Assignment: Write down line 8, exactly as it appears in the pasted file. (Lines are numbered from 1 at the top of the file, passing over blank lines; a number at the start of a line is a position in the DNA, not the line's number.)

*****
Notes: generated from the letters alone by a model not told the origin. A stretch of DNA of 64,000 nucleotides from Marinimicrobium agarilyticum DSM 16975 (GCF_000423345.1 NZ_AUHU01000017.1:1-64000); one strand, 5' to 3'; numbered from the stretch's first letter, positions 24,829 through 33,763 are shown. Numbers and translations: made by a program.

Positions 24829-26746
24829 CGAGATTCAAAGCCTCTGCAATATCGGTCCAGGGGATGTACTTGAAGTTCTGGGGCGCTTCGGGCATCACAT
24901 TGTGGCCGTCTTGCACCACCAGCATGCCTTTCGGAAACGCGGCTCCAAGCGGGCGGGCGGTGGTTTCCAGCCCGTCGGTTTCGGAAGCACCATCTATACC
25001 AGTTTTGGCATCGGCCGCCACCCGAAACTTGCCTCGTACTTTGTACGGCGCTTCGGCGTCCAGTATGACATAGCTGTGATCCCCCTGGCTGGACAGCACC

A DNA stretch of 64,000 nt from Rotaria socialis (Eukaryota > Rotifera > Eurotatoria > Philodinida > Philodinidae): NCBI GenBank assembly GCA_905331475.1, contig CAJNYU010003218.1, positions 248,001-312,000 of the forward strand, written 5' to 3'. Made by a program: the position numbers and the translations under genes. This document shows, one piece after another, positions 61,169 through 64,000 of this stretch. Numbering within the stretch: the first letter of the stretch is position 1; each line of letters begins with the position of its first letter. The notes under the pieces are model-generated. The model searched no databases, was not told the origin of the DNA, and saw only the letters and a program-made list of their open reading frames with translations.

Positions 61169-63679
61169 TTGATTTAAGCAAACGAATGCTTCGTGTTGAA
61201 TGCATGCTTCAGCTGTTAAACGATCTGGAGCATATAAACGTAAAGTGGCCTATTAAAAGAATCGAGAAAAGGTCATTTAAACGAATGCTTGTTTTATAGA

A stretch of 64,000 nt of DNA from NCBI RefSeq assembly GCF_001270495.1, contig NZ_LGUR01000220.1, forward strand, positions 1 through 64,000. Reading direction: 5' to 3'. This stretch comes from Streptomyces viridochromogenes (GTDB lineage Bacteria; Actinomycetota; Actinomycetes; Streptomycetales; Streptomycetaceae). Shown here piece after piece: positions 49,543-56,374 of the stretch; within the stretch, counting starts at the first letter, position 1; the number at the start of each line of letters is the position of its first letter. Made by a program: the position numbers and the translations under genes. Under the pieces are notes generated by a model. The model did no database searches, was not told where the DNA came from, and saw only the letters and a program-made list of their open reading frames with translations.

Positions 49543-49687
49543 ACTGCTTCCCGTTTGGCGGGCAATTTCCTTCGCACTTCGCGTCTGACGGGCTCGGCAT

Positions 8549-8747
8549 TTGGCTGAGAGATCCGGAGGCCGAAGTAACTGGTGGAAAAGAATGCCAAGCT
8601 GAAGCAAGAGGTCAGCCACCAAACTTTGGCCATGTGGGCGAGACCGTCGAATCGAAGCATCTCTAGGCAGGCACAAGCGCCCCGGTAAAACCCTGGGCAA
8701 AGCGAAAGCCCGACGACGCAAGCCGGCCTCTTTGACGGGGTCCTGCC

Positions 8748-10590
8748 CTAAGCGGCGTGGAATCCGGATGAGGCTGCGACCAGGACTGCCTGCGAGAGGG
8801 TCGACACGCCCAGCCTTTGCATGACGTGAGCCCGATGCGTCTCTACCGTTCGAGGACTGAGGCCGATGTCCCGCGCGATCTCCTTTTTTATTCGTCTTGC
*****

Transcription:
61169 TTGATTTAAGCAAACGAATGCTTCGTGTTGAA